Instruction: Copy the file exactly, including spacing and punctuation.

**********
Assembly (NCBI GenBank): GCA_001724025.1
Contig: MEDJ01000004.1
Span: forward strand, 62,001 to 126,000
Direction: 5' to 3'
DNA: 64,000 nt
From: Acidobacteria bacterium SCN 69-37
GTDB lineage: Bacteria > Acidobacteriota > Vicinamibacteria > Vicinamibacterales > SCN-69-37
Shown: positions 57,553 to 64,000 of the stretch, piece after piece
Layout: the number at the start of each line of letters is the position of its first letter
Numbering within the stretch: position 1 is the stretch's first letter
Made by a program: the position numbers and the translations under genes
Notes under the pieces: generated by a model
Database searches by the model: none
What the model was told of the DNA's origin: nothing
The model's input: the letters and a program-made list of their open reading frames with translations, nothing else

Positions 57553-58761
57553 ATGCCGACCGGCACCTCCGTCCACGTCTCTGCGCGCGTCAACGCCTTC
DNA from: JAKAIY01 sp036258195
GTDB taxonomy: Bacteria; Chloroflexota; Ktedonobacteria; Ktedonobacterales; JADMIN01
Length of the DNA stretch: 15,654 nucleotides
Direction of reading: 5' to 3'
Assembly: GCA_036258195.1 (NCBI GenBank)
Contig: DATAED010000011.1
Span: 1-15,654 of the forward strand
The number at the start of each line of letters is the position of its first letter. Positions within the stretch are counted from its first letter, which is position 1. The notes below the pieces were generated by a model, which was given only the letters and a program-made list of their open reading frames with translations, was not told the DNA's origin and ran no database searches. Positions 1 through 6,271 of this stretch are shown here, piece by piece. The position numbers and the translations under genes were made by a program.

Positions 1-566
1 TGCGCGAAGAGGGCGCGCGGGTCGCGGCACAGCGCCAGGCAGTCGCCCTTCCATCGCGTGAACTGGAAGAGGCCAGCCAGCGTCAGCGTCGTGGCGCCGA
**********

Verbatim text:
Assembly (NCBI GenBank): GCA_001724025.1
Contig: MEDJ01000004.1
Span: forward strand, 62,001 to 126,000
Direction: 5' to 3'
DNA: 64,000 nt
From: Acidobacteria bacterium SCN 69-37
GTDB lineage: Bacteria > Acidobacteriota > Vicinamibacteria > Vicinamibacterales > SCN-69-37
Shown: positions 57,553 to 64,000 of the stretch, piece after piece
Layout: the number at the start of each line of letters is the position of its first letter
Numbering within the stretch: position 1 is the stretch's first letter
Made by a program: the position numbers and the translations under genes
Notes under the pieces: generated by a model
Database searches by the model: none
What the model was told of the DNA's origin: nothing
The model's input: the letters and a program-made list of their open reading frames with translations, nothing else

Positions 57553-58761
57553 ATGCCGACCGGCACCTCCGTCCACGTCTCTGCGCGCGTCAACGCCTTC
DNA from: JAKAIY01 sp036258195
GTDB taxonomy: Bacteria; Chloroflexota; Ktedonobacteria; Ktedonobacterales; JADMIN01
Length of the DNA stretch: 15,654 nucleotides
Direction of reading: 5' to 3'
Assembly: GCA_036258195.1 (NCBI GenBank)
Contig: DATAED010000011.1
Span: 1-15,654 of the forward strand
The number at the start of each line of letters is the position of its first letter. Positions within the stretch are counted from its first letter, which is position 1. The notes below the pieces were generated by a model, which was given only the letters and a program-made list of their open reading frames with translations, was not told the DNA's origin and ran no database searches. Positions 1 through 6,271 of this stretch are shown here, piece by piece. The position numbers and the translations under genes were made by a program.

Positions 1-566
1 TGCGCGAAGAGGGCGCGCGGGTCGCGGCACAGCGCCAGGCAGTCGCCCTTCCATCGCGTGAACTGGAAGAGGCCAGCCAGCGTCAGCGTCGTGGCGCCGA